Secondly, I am not sure I understand the question. You mean why are the inboard flaps not connected to the fuselage? If that is your question, HAWK21M is correct that some of them are. But I don't know the particulars of flap design well enough to tell you why or why not.
"There are no stupid questions, but there are a lot of inquisitive idiots." - from Citadel by John Ringo
Molykote From United States of America, joined Aug 2005, 1337 posts, RR: 30 Reply 3, posted (6 years 8 months 1 week 6 days 10 hours ago) and read 1984 times:
I'm not sure about the exact nature of your question either....
However, if you are asking why the flaps have a "gap" in continuity at the spanwise engine location consider the effect of the violent exhaust stream on the flap structure and potential alterations to aircraft handling.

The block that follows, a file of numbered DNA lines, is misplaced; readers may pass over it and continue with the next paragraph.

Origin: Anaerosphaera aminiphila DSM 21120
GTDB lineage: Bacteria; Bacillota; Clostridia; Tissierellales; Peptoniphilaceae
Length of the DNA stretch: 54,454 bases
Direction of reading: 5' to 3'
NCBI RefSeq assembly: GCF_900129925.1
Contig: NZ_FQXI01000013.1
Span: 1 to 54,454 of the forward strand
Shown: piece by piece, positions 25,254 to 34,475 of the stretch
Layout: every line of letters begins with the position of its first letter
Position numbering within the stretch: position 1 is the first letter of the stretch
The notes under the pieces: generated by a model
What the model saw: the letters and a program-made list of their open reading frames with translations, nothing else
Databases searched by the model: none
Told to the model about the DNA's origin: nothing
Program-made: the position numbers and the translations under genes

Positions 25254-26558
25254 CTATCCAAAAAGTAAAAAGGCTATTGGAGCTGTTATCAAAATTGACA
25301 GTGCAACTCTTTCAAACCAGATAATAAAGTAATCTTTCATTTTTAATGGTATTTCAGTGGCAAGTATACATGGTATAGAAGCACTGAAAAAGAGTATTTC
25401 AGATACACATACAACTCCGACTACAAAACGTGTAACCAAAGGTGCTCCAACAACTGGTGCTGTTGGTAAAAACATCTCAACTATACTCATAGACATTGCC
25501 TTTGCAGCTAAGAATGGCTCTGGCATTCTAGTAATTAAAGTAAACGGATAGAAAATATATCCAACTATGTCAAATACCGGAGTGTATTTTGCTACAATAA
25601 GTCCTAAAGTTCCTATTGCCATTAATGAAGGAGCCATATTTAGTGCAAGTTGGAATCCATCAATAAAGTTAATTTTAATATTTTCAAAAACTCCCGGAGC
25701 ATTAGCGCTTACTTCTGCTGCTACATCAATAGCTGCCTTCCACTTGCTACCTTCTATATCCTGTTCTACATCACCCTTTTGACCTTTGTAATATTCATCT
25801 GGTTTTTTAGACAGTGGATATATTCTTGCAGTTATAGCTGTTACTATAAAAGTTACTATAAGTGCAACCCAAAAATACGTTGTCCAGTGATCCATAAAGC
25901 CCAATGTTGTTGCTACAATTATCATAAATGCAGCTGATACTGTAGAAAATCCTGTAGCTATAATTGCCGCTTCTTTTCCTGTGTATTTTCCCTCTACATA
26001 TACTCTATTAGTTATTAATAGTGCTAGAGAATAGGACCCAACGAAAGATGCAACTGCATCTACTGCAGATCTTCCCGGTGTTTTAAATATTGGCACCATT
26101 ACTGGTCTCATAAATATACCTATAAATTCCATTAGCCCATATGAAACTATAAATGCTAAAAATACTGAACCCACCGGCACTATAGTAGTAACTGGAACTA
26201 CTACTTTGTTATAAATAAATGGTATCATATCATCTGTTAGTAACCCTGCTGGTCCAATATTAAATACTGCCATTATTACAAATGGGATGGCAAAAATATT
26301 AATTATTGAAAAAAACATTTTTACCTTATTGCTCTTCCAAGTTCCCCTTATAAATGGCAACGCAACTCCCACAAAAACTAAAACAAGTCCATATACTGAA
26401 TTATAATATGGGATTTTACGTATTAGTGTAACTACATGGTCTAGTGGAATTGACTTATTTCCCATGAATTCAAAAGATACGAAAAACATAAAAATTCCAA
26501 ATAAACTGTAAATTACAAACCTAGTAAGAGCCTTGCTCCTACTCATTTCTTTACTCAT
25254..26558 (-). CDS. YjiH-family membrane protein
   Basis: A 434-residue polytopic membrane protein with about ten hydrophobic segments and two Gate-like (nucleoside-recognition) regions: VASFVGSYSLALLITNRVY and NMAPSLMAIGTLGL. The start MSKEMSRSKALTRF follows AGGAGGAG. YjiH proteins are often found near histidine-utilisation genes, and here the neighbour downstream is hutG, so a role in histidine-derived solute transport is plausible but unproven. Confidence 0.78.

Jetlagged From United Kingdom, joined Jan 2005, 2505 posts, RR: 24 Reply 4, posted (6 years 8 months 1 week 6 days 7 hours ago) and read 1911 times:
From the thread title I assume the question is about the split between the inboard and outboard flaps. In all three examples shown, the inboard and outboard flaps have inboard ailerons between them (OK on the 777 they are called flaperons ). The split at the engine is convenient but not essential. Other aircraft have continuous flaps across the engine exhaust, often for beneficial reasons.